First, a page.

A showdown could be brewing between the Anne Arundel County Council and County Executive John R. Leopold over which branch of government can exercise more control over expenditures and a key board that reviews county building projects and growth plans.
Five charter amendments proposed by a pair of Democratic council members last week could chip away at the power of the county executive if they pass through the council and are approved by voters in November.
The most drastic change would give the council the power to appoint four of the seven members on the county's Planning Advisory Board - a committee that is currently hand-picked by the executive and helps determine which building projects are funded - as well as review the county development plan.
Another amendment would require the executive to get the council's approval when reallocating sums of $50,000 or more within a department.
Amendments to the charter, the county's founding document, need a supermajority - or five of seven votes - to clear the council before going to a voter referendum in November.
Leopold's office opposes the measures, said Alan R. Friedman, director of government relations, who said Wednesday that the substance and timing of the proposed changes is awkward. "I think it's a disservice to citizens to talk about charter amendments in a year when there's no county offices on the ballot," said Friedman, adding that voters will be too focused on the presidential race and the issue of slot machine gambling in Maryland to care much about the amendments.
Friedman also accused council members of trying to micromanage the government.
One of the proposed amendments would give the council authority to appoint its own legislative counsel.
Another would allow the council to appoint three members to the seven-member Ethics Commission. A third would make any bill passed by the council a law if the county executive fails to sign it within 10 days.
"If you go down this micromanagement road, when do you stop?" Friedman said.
Councilman G. James Benoit, a Piney Orchard Democrat who wrote the amendment curtailing the executive's ability to transfer money, said the changes do not reflect any bad blood between the council and Leopold's year-old administration.
"This had nothing to with the current administration and everything to do with my view that the expenditure of taxpayer money should be done under the full light of the public eye," said Benoit, who added that the change was warranted by "egregious examples" of misdirected spending by previous administrations. "Naturally, the county executive doesn't like this because it provides some much-needed oversight over the expenditure."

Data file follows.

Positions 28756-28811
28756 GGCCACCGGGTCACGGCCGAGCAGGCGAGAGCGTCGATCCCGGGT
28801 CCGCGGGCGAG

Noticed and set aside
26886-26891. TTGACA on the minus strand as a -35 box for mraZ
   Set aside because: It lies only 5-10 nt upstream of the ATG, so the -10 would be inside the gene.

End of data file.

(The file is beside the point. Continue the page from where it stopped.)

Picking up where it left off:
County Auditor Theresa Sutherland said previous executives have irked council members by rechanneling funds. She recalled a 1996 case in which then-County Executive John G. Gary, a Republican, allowed the office of personnel to purchase an $80,000 "voice response system" to handle health insurance enrollment and inquiries, a move that proved unpopular with the council because the system required yearly maintenance costs.
But former County Executive Janet S. Owens, a Democrat, said asking for oversight on transactions of only $50,000 - a tiny fraction of the county's overall budget -is a bit heavy handed.
"I could see that if you moved the amount up to half a million, but $50,000 just seems so low," she said. "I think it would be unwieldy, and if the council passed this resolution and implemented it, I could see them in six to eight months saying, 'This is crazy.'"
"Maybe they just wanted to slap the county executive's fingers," she added. "If I was sitting in the seat, I would be irritated."
In Howard County, another charter government, there are no restrictions on the executive's authority to move money within a department.
Arundel Councilman Joshua J. Cohen, an Eastport Democrat who proposed giving the council four appointments to the Planning Advisory Board, said his amendment was partly a response to Leopold's proposal in January for a fourteen-fold increase in the "impact fees" developers pay for roads and schools serving their projects - an increase that some council members considered excessive.
Cohen said he thought the planning advisory board, which reviewed Leopold's bill, rushed through the process to meet the executive's deadline.
The County Council eventually established an independent impact-fee advisory committee, which recently proposed a smaller, more gradual increase.
"The clumsy manner in which the administration handled the impact fee issue highlighted the fact that the planning advisory board - despite its banner as an independent body - actually is in reality too subject to the internal timelines of the administration," Cohen said. "I think this charter amendment is a step toward more transparency and objectivity in county government."
Friedman, Leopold's top aide, said Cohen's proposal would allow council members to push through building projects that benefit their districts, since the council already makes the final call on development projects during their review of the capital budget.
"You are going to have a majority of the [planning advisory] board horse-trading over the capital budget," Friedman said. "You are going to have the council appointees steering capital projects ... based on the desires of individual districts rather than on the welfare of the county as a whole. It's a terrible idea."
The amendments next face a public hearing early next month followed by the council vote later in the month.
Four of the seven council members are Republicans, as is Leopold.
But Dan Nataf, a political science professor at Anne Arundel Community College, said he could see the amendment squeaking through the council.
"Usually they don't propose something unless there is a good chance of it passing," he said. "I could possibly imagine five people voting for something that gives the council more power."